Not all stress is bad for your performance. Stress can affect your performance in two different ways. Stress can help you when it makes you more alert, more motivated to practice, and gain a competitive edge. In the right amount, stress helps you prepare, focus, and perform at your optimal level. Conversely, too much stress, or bad stress, can cause performance anxiety, which hurts your health and does not allow you to play relaxed, confident, and focused in competition.
“You’re always going to be nervous teeing it up in a Major Championship. It’s very natural and it’s a good thing. It means that you want it.”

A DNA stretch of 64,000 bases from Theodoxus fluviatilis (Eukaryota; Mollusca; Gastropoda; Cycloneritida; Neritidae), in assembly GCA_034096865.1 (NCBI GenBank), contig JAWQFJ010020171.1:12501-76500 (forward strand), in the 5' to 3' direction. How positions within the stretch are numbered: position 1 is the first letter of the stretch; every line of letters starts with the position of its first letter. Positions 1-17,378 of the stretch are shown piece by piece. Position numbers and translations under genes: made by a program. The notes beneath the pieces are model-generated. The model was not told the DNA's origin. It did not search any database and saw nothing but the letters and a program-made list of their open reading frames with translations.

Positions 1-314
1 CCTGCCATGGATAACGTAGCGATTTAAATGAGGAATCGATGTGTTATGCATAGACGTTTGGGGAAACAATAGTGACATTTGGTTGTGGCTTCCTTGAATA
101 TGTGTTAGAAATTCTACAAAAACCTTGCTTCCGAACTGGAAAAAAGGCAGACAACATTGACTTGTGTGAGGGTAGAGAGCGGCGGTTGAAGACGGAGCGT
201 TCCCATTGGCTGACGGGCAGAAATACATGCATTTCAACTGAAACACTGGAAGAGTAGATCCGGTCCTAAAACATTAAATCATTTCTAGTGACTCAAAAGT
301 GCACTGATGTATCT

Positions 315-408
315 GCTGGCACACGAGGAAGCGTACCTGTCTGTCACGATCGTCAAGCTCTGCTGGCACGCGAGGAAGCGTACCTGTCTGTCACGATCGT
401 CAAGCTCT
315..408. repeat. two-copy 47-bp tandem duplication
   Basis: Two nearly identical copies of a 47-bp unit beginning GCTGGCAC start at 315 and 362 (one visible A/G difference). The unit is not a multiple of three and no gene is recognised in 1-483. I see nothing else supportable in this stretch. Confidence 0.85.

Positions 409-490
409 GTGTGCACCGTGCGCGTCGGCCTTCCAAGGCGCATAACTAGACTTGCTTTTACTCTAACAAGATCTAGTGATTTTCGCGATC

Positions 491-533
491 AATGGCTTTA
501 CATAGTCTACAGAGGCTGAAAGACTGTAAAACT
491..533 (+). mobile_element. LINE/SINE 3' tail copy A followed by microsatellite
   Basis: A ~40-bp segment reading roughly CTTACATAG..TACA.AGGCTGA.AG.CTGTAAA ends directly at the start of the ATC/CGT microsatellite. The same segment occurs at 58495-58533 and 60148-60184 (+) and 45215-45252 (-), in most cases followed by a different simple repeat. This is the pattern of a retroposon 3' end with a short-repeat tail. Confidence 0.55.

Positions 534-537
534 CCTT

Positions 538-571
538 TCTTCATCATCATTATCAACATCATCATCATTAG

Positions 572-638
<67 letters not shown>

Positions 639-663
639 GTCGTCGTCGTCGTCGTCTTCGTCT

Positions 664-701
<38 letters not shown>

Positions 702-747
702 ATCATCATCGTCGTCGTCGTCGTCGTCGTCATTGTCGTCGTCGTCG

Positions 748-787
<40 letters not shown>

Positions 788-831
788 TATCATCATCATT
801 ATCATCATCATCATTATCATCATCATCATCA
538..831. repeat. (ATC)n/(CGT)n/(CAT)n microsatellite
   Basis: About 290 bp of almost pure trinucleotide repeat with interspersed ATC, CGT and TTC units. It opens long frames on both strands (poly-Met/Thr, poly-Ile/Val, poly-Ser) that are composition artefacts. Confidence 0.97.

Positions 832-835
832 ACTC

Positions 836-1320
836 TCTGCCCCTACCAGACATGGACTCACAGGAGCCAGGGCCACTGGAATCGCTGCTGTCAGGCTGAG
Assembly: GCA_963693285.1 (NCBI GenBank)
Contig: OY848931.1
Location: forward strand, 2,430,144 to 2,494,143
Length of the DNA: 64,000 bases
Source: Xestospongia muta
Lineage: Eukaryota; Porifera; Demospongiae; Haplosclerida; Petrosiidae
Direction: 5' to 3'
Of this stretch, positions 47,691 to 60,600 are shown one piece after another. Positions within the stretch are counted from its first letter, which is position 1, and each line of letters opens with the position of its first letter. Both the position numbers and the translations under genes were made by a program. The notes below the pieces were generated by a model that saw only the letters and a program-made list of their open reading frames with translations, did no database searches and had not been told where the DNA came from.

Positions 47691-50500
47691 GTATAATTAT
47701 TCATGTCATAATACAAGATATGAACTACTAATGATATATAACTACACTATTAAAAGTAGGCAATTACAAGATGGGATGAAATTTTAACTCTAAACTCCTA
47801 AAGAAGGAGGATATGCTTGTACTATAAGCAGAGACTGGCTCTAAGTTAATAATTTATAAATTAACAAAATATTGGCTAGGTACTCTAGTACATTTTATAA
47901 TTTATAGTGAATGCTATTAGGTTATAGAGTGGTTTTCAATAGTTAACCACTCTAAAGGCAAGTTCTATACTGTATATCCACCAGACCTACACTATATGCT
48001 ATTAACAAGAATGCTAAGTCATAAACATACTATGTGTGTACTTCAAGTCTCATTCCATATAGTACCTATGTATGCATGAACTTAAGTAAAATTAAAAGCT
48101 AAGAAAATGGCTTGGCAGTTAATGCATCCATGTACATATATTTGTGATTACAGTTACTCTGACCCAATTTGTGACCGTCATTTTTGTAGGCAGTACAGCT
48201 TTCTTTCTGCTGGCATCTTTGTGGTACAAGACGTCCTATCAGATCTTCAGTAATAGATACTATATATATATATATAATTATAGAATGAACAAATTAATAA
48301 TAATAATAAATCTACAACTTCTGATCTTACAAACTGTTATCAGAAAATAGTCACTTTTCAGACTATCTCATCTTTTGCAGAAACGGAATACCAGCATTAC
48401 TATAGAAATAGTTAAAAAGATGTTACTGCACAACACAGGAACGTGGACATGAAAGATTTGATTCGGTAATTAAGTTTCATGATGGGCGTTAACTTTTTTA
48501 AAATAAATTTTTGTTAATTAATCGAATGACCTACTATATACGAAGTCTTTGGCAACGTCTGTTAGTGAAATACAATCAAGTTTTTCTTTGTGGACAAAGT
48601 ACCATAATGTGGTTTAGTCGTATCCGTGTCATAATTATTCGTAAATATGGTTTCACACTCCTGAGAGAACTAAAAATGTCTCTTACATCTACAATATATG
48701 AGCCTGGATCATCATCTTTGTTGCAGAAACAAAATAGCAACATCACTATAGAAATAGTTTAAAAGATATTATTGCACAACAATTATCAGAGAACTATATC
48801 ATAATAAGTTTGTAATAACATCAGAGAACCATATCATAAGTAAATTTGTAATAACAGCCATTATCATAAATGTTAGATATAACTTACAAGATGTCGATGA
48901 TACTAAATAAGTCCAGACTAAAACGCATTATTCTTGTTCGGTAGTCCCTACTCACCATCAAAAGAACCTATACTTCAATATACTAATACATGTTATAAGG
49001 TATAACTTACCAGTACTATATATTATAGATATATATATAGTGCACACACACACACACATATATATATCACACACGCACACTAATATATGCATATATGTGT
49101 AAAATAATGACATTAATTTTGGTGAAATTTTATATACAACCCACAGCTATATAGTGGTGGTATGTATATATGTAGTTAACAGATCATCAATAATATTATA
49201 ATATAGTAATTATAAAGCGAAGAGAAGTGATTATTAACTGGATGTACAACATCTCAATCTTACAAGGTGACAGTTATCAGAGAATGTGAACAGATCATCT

~Rory McIlroy, first round leader at the 2011 Masters
Every competitive athlete experiences some stress; good and bad. Your stress may be positive and helpful or instill anxiety and apprehension. Pregame jitters can cause some athletes to not sleep well the night before competition. Some athletes can’t eat the morning before a big game. Your pre-competition jitters may make you feel like you have to throw up.
You want to feel excitement or thrill in anticipation for competition (what I call positive pregame jitters). A high level of activation will help you perform your best – up to a point where you may be too jacked up to play well. Too little or too much intensity (or stress) can cause your performance to decline. Your ability to cope effectively with pregame nerves is critical to consistent peak performance.
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